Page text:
The Oxford Book of Ballads - online book

A Selection Of The Best English Lyric Ballads Chosen & Edited by Arthur Quiller-Couch

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' Do thou me off thy satin doublet,
Thy shirtband wrought wi' glisterin' gold,
And do me off thy golden chain About thy neck with many a fold.
' And do me off thy velvet hat, With feather in it that is so fine ;
And all unto thy silken shirt,
That's work'd with many a golden seam.'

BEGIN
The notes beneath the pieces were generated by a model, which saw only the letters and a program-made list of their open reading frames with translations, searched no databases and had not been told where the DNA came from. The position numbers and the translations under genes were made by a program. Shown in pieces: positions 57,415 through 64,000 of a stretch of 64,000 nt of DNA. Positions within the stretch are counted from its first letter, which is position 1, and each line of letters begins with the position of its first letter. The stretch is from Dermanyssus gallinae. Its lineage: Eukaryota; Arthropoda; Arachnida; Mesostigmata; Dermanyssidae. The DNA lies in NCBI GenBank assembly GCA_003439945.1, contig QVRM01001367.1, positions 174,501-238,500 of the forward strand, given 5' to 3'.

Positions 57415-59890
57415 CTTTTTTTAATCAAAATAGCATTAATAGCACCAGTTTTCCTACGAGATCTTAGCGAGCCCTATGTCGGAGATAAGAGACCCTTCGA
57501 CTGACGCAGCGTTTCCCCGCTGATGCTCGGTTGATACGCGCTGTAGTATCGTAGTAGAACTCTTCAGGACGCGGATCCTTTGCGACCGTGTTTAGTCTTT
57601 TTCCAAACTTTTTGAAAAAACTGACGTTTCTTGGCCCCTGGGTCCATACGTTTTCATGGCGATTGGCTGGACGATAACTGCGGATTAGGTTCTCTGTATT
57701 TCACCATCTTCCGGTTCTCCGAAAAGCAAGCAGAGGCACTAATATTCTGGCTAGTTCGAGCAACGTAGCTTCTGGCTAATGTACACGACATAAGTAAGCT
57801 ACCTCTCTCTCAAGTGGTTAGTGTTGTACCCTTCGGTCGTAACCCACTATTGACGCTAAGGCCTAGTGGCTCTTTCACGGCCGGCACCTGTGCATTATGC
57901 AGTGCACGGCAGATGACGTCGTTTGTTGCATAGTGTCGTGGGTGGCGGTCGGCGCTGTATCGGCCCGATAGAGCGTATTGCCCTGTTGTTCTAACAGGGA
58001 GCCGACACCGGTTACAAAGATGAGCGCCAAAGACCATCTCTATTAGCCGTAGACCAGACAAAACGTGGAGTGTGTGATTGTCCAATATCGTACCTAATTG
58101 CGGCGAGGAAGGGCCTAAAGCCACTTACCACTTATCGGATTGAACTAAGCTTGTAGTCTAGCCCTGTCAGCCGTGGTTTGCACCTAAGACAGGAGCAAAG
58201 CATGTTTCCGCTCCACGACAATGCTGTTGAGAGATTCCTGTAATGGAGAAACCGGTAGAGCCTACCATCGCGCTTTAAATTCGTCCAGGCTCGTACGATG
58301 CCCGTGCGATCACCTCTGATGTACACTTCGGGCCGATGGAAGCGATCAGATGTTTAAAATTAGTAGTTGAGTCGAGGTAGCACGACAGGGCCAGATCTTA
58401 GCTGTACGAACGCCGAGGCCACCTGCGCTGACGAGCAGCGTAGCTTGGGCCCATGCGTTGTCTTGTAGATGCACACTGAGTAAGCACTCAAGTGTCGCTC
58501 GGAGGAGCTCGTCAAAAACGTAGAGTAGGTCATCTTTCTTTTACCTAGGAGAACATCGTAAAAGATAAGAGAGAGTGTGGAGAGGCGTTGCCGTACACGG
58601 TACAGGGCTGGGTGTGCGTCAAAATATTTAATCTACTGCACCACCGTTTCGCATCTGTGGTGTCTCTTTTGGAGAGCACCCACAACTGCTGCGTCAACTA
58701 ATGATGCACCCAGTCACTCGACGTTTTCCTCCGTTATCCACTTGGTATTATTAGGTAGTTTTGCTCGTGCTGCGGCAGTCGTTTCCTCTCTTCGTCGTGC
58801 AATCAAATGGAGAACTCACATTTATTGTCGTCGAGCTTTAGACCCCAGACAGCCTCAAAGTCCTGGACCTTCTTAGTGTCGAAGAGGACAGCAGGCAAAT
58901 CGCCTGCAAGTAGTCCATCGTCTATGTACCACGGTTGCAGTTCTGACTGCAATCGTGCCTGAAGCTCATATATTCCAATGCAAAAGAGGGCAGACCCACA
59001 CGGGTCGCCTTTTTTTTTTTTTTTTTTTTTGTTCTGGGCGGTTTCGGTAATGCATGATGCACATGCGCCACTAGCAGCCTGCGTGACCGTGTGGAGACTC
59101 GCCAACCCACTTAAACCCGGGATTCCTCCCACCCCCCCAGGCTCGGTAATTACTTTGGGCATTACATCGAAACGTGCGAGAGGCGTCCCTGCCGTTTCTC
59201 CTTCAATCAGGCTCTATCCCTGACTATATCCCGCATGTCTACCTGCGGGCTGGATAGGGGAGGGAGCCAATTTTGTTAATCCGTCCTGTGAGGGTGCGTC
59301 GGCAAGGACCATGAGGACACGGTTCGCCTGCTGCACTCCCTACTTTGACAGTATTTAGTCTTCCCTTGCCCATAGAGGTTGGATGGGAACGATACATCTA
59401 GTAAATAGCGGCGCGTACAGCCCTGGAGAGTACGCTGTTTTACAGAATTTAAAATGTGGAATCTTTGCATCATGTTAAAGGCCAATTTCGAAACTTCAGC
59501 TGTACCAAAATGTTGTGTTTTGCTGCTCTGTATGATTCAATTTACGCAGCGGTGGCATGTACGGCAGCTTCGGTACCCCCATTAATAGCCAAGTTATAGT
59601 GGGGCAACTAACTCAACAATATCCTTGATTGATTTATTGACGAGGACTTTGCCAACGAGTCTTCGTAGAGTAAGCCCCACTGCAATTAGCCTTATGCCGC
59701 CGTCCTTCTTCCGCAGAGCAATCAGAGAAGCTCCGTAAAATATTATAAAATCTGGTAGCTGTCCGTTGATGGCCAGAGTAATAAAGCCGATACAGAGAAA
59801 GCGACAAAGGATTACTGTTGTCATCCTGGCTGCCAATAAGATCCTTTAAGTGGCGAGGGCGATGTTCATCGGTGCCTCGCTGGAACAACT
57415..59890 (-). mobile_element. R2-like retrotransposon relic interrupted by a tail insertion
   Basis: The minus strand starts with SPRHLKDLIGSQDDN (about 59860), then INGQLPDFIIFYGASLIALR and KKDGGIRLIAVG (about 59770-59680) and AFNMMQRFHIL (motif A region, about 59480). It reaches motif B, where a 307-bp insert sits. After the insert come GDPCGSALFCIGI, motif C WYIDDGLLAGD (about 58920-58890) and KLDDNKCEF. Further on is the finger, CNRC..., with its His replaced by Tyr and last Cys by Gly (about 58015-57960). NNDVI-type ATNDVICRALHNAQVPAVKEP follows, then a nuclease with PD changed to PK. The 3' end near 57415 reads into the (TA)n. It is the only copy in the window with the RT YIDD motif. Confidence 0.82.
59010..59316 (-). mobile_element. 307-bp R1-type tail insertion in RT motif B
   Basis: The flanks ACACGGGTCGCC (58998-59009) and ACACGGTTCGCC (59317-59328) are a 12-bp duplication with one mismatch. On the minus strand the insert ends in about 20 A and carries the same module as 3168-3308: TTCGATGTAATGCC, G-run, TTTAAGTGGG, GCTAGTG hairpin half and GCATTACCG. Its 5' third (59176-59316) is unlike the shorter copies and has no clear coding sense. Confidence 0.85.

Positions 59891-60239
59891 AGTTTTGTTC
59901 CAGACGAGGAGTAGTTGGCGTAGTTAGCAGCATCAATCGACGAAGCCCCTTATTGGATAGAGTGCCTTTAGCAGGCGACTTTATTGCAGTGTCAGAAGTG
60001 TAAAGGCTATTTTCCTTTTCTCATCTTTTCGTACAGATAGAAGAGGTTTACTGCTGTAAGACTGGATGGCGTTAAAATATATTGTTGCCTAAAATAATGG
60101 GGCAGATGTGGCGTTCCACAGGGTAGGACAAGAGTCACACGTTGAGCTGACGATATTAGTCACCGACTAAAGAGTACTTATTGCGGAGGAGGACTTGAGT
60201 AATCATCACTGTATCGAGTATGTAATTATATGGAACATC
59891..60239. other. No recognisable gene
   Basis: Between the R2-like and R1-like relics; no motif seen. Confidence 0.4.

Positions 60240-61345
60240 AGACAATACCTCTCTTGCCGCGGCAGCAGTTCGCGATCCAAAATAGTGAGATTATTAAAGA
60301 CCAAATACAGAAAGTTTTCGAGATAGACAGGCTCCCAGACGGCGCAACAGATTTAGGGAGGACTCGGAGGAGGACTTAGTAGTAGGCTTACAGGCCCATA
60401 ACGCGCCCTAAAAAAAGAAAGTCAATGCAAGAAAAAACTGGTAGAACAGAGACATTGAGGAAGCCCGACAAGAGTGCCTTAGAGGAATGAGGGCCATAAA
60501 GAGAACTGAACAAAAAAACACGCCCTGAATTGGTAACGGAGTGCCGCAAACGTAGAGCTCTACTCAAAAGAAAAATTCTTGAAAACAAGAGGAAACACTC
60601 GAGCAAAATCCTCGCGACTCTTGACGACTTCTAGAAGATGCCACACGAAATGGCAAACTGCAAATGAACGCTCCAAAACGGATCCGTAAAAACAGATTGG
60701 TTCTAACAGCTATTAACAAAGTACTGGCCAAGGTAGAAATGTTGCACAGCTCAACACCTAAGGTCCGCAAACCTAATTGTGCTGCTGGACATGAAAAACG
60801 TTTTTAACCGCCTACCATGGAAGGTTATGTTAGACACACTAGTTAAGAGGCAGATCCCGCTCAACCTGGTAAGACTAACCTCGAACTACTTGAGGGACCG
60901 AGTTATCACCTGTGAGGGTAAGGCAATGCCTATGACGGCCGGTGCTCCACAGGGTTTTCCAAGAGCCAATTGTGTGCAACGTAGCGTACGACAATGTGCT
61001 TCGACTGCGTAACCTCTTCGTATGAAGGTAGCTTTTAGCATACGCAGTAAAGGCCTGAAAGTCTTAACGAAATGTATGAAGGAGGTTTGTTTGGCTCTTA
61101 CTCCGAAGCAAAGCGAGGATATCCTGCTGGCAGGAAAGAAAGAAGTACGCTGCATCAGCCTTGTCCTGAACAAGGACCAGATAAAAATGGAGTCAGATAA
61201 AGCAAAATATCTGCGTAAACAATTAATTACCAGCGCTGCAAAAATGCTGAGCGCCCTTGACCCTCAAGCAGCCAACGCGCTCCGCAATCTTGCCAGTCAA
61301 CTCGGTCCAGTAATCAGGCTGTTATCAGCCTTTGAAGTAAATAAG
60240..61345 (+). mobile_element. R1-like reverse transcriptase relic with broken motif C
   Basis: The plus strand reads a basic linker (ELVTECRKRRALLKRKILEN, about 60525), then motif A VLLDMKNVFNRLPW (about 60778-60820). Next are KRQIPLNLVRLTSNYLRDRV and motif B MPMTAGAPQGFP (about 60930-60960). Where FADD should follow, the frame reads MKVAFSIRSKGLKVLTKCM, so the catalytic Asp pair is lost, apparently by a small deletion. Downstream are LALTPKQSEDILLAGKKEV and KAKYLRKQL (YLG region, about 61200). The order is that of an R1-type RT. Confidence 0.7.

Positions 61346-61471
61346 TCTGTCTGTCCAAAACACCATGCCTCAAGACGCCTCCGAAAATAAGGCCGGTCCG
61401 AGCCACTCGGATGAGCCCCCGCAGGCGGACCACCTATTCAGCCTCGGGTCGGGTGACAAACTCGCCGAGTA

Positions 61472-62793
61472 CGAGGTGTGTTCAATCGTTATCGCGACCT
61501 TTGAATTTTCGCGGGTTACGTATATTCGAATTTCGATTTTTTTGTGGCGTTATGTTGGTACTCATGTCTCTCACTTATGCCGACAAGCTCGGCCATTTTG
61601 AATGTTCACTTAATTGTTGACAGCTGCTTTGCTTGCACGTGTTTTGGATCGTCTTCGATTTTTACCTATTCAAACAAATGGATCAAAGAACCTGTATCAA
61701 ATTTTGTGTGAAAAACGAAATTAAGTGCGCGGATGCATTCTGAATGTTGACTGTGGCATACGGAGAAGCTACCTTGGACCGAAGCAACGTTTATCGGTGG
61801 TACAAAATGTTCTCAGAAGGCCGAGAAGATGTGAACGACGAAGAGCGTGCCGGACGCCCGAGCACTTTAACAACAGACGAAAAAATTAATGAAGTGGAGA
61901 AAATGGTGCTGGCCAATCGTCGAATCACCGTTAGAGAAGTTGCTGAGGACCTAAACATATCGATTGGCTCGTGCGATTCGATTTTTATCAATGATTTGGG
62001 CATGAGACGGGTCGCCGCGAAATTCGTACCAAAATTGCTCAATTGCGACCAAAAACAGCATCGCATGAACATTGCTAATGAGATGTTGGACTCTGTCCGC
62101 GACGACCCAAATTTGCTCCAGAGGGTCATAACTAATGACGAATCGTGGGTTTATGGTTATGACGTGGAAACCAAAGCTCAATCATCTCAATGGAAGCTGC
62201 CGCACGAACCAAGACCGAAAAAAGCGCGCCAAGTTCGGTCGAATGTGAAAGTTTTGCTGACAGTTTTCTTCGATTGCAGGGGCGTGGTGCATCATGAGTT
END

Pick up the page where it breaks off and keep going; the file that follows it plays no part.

But when the child was naked stript, With skin as white as the lily-flow'r,
He might, for his body and his bewtie, Have been a princess' paramour.
He put him in an old kelter coat,
And hose of the same above the knee,
And he bade him go to a shepherd's house, To tend sheep on a lonely lee.
The child said, ' What shall be my name ?
Prithee, good Steward, tell to me.'— ' Thy name shall ba Poor Disaware,
To tend sheep on a lonely lee.'
The child came to the shepherd's house— O Lord ! he weeped pitifullye—
Says, ' Do you not want a servant-boy, To tend your sheep on a lonely lee ?'
kelter] of undyed wool.
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